Run support by year (higher ranking is worse):

    2008: 28 of 88
    2009: 1 of 78
    2010: 2 of 80
    2012: 21 of 119

    The Mets as a team R/G:

    2008: 4.93, 2nd in NL (4.54 AVG)
    2009: 4.14, 12th (4.43)
    2010: 4.05, 13th (4.33)
    2012: 4.14, 8th (4.07)

    The relationship between his rankings and the team’s ranking correlate well, in terms of consistently. Because to me it looks like he’s consistently a couple dozen qualifiers worse than he should be. Based upon team offense he should rated in the top 20 in 09 and 10, but not the very top. He should be middling this year, not in the lower fifth, and he shoulda had dynamite support in 08 but still fell in the lower third.

    Poor Johan. Every year of being stiffed by his teammates weakens the great HoF case he was putting together before he got injured and is putting back together this year in his return.

    • 35
      John Autin says:

      Well said, Fireworks. I missed your comment when I was venting my own spleen below; I could have just said “ditto.”

      In his 6 no-decisions (tied with 2 others for the MLB lead), he’s allowed 2.45 R/G — more than a run below the combined ERA of all other NL starters in no-decisions (3.53) — with a 1.04 WHIP and 9.8 SO/9.

  10. 12
    vivaeljason says:

    I went Seaver/Wright/Strawberry/Koosman, but I’m wondering where Kranepool is. The man is the only guy to be a “career Met.” Even though his numbers weren’t great, his constant presence has to count for something.

  11. 13
    Jason Z says:

    I voted for Seaver, Koosman, Straw and Doc. It seems proper that a team known for pitching have 3 pitchers on their monument.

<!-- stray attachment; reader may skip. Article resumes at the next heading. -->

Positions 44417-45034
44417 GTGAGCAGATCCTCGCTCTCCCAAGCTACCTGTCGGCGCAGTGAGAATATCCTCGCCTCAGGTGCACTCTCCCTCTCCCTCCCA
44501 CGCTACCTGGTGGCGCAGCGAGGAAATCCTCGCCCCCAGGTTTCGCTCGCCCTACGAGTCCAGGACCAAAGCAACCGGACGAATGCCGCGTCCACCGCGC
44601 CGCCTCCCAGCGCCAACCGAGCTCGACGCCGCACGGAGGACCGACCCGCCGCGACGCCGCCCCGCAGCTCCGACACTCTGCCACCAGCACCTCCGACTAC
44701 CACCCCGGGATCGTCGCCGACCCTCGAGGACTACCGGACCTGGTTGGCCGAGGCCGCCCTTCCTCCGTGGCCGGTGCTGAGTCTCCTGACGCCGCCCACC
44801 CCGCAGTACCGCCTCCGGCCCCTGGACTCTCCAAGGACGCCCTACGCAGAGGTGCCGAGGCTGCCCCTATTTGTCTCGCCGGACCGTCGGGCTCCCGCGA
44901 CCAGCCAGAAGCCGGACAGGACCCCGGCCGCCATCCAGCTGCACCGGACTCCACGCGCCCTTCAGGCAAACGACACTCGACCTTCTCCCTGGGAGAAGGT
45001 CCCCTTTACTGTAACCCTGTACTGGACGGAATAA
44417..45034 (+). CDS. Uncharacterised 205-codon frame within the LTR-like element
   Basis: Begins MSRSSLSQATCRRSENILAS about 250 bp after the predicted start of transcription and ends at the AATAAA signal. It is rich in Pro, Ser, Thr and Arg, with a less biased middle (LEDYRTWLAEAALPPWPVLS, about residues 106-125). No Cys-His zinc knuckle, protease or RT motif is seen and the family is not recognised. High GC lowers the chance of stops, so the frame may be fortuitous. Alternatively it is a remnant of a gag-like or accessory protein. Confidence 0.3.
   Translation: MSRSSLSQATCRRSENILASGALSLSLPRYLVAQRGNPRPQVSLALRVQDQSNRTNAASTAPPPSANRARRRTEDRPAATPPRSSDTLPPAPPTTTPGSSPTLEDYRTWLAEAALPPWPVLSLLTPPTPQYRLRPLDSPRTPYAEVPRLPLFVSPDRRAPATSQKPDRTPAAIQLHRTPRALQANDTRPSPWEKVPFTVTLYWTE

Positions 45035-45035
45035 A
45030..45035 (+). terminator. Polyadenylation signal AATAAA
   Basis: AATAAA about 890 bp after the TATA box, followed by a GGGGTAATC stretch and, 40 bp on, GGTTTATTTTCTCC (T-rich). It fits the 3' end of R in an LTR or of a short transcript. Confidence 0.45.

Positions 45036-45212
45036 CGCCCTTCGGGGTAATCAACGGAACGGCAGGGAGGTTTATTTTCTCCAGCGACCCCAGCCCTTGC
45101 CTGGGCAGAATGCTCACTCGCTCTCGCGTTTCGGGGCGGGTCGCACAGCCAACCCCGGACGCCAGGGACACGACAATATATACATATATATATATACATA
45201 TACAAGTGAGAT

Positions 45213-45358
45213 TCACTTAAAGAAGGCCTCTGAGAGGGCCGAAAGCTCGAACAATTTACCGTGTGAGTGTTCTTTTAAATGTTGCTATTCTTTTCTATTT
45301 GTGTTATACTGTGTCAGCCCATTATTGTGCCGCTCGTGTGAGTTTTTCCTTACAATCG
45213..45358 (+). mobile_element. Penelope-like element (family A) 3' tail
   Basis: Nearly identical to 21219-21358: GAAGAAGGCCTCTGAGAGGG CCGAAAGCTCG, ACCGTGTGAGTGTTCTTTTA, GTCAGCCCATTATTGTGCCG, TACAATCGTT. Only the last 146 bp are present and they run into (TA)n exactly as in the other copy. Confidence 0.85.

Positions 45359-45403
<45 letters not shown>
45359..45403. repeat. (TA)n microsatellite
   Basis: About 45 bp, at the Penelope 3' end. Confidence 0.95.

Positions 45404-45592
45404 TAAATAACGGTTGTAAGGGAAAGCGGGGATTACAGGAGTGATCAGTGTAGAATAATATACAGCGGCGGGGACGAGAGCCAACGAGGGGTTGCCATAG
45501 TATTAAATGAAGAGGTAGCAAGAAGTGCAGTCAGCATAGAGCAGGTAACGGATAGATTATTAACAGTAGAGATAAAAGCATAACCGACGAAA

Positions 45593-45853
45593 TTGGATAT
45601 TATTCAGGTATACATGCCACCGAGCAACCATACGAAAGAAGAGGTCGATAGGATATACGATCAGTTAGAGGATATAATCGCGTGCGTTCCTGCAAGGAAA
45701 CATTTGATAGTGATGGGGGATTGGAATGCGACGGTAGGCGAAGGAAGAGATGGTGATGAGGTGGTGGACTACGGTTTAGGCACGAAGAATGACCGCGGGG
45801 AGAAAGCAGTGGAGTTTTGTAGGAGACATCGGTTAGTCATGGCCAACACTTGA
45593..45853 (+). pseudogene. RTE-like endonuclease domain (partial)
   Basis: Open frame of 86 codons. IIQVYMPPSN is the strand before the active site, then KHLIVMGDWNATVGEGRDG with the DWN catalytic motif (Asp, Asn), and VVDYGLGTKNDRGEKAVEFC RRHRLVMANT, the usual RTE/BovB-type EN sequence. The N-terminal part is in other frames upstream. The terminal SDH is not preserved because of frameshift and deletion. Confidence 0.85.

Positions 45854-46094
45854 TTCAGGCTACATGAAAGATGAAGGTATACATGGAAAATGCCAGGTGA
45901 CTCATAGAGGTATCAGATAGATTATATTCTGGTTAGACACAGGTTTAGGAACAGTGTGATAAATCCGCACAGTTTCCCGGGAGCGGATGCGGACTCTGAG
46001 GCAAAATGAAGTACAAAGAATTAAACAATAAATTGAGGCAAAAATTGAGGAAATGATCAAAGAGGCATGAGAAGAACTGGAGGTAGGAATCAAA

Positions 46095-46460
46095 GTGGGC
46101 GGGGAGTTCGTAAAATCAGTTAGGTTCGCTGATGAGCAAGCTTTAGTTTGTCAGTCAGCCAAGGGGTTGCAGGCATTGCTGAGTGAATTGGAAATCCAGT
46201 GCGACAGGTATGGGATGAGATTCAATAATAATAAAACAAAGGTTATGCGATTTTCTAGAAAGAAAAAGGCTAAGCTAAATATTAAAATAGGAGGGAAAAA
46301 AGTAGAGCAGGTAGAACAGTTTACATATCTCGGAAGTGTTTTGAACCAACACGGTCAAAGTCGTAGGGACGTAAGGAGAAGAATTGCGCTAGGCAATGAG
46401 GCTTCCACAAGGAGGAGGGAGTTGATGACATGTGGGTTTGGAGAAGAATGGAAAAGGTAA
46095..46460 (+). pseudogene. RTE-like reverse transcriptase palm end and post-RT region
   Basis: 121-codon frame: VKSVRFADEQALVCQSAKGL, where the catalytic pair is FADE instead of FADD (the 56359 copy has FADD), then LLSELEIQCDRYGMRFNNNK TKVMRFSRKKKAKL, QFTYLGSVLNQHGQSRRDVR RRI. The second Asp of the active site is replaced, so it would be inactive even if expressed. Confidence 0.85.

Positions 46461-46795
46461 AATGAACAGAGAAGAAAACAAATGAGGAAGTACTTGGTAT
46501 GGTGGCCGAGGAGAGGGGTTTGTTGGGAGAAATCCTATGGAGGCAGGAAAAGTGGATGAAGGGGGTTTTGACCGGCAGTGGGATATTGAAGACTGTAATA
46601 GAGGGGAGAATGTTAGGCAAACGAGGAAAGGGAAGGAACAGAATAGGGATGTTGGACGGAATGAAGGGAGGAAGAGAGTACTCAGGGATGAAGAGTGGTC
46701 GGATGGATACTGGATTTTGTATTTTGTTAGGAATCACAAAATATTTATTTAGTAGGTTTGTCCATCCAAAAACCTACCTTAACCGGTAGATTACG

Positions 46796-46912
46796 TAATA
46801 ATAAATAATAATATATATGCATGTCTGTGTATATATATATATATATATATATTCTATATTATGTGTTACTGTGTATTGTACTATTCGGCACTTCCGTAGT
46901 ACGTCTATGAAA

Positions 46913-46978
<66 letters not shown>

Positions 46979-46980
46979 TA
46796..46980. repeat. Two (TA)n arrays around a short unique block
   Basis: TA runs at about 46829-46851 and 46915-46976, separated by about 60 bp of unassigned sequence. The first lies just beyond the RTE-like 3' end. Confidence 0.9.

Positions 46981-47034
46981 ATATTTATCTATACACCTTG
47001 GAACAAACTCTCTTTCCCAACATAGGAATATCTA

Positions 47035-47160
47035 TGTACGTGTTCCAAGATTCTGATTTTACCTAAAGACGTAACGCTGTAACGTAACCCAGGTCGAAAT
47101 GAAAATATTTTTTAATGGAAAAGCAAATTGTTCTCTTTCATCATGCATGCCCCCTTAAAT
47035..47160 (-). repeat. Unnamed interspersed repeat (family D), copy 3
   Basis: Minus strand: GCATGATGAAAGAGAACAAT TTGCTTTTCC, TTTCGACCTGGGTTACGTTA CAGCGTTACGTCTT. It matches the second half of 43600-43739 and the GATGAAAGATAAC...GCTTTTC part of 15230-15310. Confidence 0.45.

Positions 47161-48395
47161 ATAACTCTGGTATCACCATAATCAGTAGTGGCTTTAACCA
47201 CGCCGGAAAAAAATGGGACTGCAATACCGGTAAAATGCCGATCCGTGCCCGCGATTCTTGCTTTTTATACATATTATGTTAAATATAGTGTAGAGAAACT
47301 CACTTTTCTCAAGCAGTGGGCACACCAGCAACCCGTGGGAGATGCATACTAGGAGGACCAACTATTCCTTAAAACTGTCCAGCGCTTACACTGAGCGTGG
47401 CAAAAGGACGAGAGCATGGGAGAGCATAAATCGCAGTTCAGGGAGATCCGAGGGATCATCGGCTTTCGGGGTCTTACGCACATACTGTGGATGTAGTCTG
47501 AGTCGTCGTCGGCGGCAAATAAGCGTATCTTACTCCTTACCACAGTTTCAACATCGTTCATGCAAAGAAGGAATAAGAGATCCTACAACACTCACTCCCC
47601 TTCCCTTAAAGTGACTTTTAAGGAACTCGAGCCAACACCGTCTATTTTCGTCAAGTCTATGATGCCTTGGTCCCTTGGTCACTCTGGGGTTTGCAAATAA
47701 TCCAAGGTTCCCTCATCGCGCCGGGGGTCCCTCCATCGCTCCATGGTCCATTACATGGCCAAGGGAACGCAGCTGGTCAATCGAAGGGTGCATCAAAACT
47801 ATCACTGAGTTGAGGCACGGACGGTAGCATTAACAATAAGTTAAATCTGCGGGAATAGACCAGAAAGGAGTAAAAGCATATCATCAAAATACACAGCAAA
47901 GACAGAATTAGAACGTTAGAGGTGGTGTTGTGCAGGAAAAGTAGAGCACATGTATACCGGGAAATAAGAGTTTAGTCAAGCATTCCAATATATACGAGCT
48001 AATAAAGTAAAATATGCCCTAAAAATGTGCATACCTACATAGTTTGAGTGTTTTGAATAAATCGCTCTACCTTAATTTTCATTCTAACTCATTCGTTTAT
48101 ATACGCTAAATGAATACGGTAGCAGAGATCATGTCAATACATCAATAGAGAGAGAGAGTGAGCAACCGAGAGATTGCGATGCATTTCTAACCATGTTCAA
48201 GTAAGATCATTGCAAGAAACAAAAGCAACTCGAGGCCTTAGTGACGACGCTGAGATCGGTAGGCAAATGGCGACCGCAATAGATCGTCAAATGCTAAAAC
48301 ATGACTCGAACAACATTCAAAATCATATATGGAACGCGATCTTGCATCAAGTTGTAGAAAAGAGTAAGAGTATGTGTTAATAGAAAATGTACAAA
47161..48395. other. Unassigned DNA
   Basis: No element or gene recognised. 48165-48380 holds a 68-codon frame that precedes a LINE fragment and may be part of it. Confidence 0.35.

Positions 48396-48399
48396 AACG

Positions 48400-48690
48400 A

Serious consideration was given to David Wright. He will eventually make it as his numbers become to immense to be left out.

    Also, up until Howard Johnson, the Mets never really had a third baseman of note. David Wright has forever changed that as he moves toward becoming the
    pre-eminent offensive player in team history.

    I figure that Wright would supplant Koosman.

    Serious consideration was also given to Ed Kranepool.

    This isn’t all about WAR as Andy says.

    Kranepool debuted as a teenager in their initial season and played through 1979, his entire career with the Mets. Plus he is from Brooklyn.

    First Keith Hernandez and then Gary Carter changed the face of this franchise
    when the were acquired in 83 and 85 respectively.

    But, because they made their bones elsewhere, I didn’t give them serious
    consideration.

    Same logic for leaving off Mike Piazza.

  12. 14
    e pluribus munu says:

    This is the first Rushmore where I have a home fan bias (I’ll have another when we carve Brooklyn’s – I mean the Dodgers’), and it feels different. I feel more licensed to think about whom I want up there, instead of voting “objectively.”

    But, in fact, I didn’t do that because it would have put two managers on the mountain, and that’s just not right. So despite what he did in 1968-69, I did not vote for Hodges, one of my half-dozen favorite baseball people.

    I think I voted the way I said I would in the earlier, preliminary pan-Rushmore post. I can’t see the Mets without Stengel and my heart belongs to Eddie Kranepool (go, bstar): if a puzzle post asked what team was home to a player for all of his 18 seasons, during which he compiled a total WAR of 2.2, a World Series ring, and seventh-game loss after a season of 83 wins – even if you’d forgotten Eddie, what other team could that be?